This year marks the 70th anniversary of the end of World War II, and the division of the Korean Peninsula. Yet full peace and reconciliation is far from being achieved in Northeast Asia.
Tensions between Japan, China, and the Koreas over territorial disputes, historical issues and nuclear weapons programs, exacerbated by overall regional trends of nationalism and militarism, are triggering an arms race and creating a climate of increasing mistrust among key Northeast Asian countries. The security environment in the region has been additionally complicated by the US “rebalancing” to Asia, including its strengthening of alliance in Northeast Asia. Ongoing efforts by the current Japanese administration to revise the country’s war-renouncing constitution play a further detrimental role in this regard.
According to SIPRI’s latest report, there is a 16% increase in the volume of arms transferred around the world. The world’s biggest arms exporters in the past five years were the US, Russia, China, Germany and France. China’s exports of major arms rose by 143% in the five years to 2014 from the previous five years. Germany’s arms exports fell by 43% and France’s dropped 27% in the same time frame.
India was the world’s largest single arms importer. Four other Asian countries, China, Pakistan, South Korea and Singapore, are also among the top 10 largest arms importers.
British MPs voted in favour of keeping defence spending at 2% of GDP. Just 40 MPs voted and the result carries no legal force.
Rory Stewart, Conservative MP for Penrith and the Border and chairman of the defence select committee, warned MPs that Britain could not continue to rely on the military might of America and be a “freeloader”. “This 2% is needed because the threats are real. The world is genuinely getting more dangerous,” he said.
In Seumas Milnes’s piece ‘The demonisation of Russia risks paving the way for war‘, he argues that “Ukraine – along with Isis – is being used to revive the doctrines of liberal interventionism and even neoconservatism, discredited on the killing fields of Iraq and Afghanistan.” Hundreds of US troops are arriving in Ukraine and Britain is sending 75 military advisers of its own. This is a direct violation of last month’s Minsk agreement, negotiated with France and Germany – Article 10 requires the withdrawal of all foreign forces from Ukraine.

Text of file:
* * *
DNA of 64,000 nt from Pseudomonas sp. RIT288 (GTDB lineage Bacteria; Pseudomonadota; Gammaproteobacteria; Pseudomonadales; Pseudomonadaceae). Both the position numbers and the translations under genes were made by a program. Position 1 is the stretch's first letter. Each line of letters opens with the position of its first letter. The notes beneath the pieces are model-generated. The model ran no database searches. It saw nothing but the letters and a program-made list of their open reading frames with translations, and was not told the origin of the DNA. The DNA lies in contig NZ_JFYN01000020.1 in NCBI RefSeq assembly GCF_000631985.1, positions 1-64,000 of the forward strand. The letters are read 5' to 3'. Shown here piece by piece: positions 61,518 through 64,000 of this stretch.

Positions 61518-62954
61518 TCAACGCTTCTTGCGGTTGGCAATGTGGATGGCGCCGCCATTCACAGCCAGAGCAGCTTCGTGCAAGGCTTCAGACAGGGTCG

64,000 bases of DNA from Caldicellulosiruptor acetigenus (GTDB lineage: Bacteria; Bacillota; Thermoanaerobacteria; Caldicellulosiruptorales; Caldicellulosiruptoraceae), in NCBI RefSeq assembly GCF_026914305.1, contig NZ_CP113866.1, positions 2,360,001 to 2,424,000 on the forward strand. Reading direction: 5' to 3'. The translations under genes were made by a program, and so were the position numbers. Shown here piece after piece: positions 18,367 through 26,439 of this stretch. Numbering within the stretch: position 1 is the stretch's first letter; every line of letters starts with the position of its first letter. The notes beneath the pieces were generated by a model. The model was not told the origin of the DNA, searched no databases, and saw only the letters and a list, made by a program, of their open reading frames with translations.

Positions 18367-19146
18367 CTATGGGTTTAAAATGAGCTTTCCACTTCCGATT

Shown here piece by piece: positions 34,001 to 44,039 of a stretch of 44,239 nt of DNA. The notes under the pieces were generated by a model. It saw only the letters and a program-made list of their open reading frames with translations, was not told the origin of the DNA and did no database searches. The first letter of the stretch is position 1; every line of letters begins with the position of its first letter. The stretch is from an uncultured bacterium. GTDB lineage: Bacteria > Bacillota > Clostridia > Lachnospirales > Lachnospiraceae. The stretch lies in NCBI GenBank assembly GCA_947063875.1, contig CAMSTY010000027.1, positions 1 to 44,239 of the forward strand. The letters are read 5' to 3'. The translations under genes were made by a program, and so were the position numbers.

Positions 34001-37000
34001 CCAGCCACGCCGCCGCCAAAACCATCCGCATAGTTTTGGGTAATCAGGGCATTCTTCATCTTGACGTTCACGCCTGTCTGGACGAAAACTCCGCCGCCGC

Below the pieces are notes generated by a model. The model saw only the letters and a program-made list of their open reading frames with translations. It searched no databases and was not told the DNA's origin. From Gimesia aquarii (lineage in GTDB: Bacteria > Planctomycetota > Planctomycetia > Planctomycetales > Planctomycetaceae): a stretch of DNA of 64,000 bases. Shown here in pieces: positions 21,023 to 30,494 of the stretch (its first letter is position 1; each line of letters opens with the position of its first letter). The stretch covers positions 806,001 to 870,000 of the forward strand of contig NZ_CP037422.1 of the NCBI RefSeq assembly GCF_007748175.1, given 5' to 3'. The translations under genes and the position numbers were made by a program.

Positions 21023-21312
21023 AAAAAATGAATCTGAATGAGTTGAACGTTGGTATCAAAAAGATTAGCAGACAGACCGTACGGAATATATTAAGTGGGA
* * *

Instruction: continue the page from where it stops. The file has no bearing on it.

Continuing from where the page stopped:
But when the latest Minsk ceasefire breaks down, as it surely will, there is a real risk that Ukraine’s proxy conflict could turn into full-scale international war.
After the Cold War, the Pentagon needs to find a new way to justify its wasteful spending and the defense and security contractors need to find a new cause to make profits. Bob Hennelly tells the story:
In 1998, President Bill Clinton tasked former Senators Gary Hart, a Colorado Democrat, and the late Warren Rudman, a New Hampshire Republican, to chair the U.S. Commission on National Security/21st Century. The Commission panel was a cross-section of the military-industrial-media complex. Its members included Leslie Gelb, longtime New York Times correspondent and editor; Norman Augustine, former CEO of Lockheed-Martin; and Army General John Galvin.
The panel gave its report and recommendations in January 2001. Both Senators Rudman and Hart concluded that it was not a matter of “if” the U.S. would suffer a mass-casualty terrorist strike but “when.” Among the panel’s recommendations was the massive integration of all of the nation’s domestic security, disaster planning and recovery functions into one behemoth called the Department of Homeland Security (DHS).
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“Japan could be building an irresistible terrorist target, experts say,” 11 March 2014, The Center for Public Integrity
Robert Windrem, “Japan Has Nuclear ‘Bomb in the Basement,’ and China Isn’t Happy,” 12 March 2014, NBC News